AANS Neurosurgeon | Volume 26, Number 3, 2017

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Promising New Strategy to Attack the Most Lethal Brain Tumor in Children

Researchers from Northwestern Medicine and Ann & Robert H. Lurie Children’s Hospital of Chicago have revealed new insight into how the most deadly pediatric brain tumor, diffuse intrinsic pontine glioma (DIPG), may develop. They also have identified a compound that targets the “on” switch for cancer-promoting genes, which resulted in shrinking tumor size and increased survival in an animal model of DIPG. Preparations for a clinical trial at Lurie Children’s are now under way. Their findings bring new hope to children with this devastating brain tumor. Unlike some other brain tumors, only 5 percent of children with DIPG are surviving two years after diagnosis. Currently the standard treatment is radiation therapy, which temporarily decreases symptoms but does not cure the disease.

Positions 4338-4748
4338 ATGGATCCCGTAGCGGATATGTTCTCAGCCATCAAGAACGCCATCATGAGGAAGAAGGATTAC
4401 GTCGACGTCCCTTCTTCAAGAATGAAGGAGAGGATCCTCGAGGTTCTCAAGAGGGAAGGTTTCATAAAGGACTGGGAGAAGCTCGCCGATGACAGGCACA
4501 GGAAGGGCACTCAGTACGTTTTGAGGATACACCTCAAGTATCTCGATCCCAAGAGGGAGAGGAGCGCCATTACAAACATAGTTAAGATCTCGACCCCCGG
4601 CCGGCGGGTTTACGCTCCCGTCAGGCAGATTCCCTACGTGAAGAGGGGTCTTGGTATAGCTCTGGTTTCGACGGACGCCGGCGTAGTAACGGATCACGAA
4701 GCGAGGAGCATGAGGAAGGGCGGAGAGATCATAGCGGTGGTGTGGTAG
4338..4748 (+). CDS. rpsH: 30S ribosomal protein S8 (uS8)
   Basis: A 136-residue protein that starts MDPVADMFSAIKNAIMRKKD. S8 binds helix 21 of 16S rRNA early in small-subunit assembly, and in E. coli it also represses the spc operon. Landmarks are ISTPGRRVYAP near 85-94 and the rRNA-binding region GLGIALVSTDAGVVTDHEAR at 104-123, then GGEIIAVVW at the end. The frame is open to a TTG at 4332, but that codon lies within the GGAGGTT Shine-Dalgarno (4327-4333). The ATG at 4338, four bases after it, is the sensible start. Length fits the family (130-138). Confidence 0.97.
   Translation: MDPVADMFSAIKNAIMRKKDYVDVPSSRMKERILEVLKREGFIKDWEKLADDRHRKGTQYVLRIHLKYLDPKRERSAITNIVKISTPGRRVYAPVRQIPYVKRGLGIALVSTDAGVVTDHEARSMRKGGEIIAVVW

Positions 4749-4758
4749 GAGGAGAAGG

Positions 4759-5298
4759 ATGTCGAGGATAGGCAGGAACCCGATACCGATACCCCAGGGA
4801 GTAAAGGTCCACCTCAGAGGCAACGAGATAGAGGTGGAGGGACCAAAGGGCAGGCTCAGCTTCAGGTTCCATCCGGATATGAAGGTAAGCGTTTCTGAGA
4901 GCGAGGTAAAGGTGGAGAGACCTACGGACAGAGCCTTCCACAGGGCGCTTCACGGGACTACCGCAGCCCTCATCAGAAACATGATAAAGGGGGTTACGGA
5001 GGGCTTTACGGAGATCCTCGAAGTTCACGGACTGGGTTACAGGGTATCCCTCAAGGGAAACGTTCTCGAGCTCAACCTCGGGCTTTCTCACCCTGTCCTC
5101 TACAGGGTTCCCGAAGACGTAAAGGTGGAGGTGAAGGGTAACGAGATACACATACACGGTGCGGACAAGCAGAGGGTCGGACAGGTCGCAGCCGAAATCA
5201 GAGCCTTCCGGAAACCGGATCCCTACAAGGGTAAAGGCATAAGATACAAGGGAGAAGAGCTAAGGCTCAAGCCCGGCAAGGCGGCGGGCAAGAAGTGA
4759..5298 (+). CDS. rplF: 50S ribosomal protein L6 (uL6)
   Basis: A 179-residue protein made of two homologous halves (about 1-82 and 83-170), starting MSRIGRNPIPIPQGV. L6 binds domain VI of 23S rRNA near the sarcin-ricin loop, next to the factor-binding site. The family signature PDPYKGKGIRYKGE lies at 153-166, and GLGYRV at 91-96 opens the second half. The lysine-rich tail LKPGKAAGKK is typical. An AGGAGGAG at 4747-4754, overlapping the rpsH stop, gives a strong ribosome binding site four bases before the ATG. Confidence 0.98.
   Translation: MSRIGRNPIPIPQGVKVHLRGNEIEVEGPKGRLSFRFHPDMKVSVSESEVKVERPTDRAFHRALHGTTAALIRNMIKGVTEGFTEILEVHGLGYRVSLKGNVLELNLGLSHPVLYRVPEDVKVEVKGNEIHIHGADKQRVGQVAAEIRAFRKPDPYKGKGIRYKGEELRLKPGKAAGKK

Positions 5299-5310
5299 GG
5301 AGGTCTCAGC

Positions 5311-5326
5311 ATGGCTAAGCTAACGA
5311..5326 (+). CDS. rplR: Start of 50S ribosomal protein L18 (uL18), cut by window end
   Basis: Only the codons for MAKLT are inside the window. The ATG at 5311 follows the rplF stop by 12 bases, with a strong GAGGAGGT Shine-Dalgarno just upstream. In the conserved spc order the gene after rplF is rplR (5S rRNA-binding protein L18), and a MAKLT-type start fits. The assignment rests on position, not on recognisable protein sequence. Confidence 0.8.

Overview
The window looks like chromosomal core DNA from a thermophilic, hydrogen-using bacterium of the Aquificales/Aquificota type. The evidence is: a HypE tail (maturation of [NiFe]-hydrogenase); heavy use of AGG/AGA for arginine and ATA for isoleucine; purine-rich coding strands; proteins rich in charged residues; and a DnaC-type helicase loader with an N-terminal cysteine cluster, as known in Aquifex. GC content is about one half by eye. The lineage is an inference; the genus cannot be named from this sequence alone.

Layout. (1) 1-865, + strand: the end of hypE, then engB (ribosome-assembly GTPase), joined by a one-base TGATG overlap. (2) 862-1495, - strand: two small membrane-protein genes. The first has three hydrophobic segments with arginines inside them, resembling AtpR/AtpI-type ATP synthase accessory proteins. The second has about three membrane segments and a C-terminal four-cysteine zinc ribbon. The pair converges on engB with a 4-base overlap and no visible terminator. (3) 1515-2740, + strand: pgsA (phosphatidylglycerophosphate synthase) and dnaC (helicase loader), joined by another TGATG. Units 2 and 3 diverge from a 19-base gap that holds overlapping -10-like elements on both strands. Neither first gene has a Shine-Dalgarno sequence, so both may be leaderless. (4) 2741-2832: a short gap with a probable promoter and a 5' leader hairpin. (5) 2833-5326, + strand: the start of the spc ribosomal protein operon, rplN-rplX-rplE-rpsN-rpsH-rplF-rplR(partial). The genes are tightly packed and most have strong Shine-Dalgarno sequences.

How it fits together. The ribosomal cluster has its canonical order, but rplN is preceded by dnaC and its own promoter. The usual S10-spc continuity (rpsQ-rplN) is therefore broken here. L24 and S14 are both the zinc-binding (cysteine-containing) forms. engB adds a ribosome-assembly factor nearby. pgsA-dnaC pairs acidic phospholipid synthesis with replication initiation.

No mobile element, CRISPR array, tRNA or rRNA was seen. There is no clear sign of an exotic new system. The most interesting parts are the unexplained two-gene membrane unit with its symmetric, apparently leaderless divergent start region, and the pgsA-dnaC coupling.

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Calendar/Courses

15th Annual WCIRDC California
Nov. 30-Dec. 2, 2017; Universal City, Calif.

Miami Brain Symposium
Dec. 1, 2017; Coral Gables, FL

Interactive Calendar

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